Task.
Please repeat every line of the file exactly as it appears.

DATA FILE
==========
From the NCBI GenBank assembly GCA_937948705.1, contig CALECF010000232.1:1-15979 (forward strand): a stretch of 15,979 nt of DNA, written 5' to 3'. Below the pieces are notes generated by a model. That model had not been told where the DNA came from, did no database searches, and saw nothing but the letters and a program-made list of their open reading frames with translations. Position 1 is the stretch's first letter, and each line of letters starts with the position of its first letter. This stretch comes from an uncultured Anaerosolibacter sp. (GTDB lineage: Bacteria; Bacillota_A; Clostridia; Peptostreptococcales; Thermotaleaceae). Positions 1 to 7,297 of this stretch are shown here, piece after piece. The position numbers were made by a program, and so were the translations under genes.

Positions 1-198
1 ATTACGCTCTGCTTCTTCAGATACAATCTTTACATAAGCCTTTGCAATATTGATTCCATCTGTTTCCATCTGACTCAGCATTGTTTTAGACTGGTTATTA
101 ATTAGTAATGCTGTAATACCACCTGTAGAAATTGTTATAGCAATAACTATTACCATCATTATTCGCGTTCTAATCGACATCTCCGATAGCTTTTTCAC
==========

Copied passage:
From the NCBI GenBank assembly GCA_937948705.1, contig CALECF010000232.1:1-15979 (forward strand): a stretch of 15,979 nt of DNA, written 5' to 3'. Below the pieces are notes generated by a model. That model had not been told where the DNA came from, did no database searches, and saw nothing but the letters and a program-made list of their open reading frames with translations. Position 1 is the stretch's first letter, and each line of letters starts with the position of its first letter. This stretch comes from an uncultured Anaerosolibacter sp. (GTDB lineage: Bacteria; Bacillota_A; Clostridia; Peptostreptococcales; Thermotaleaceae). Positions 1 to 7,297 of this stretch are shown here, piece after piece. The position numbers were made by a program, and so were the translations under genes.

Positions 1-198
1 ATTACGCTCTGCTTCTTCAGATACAATCTTTACATAAGCCTTTGCAATATTGATTCCATCTGTTTCCATCTGACTCAGCATTGTTTTAGACTGGTTATTA
101 ATTAGTAATGCTGTAATACCACCTGTAGAAATTGTTATAGCAATAACTATTACCATCATTATTCGCGTTCTAATCGACATCTCCGATAGCTTTTTCAC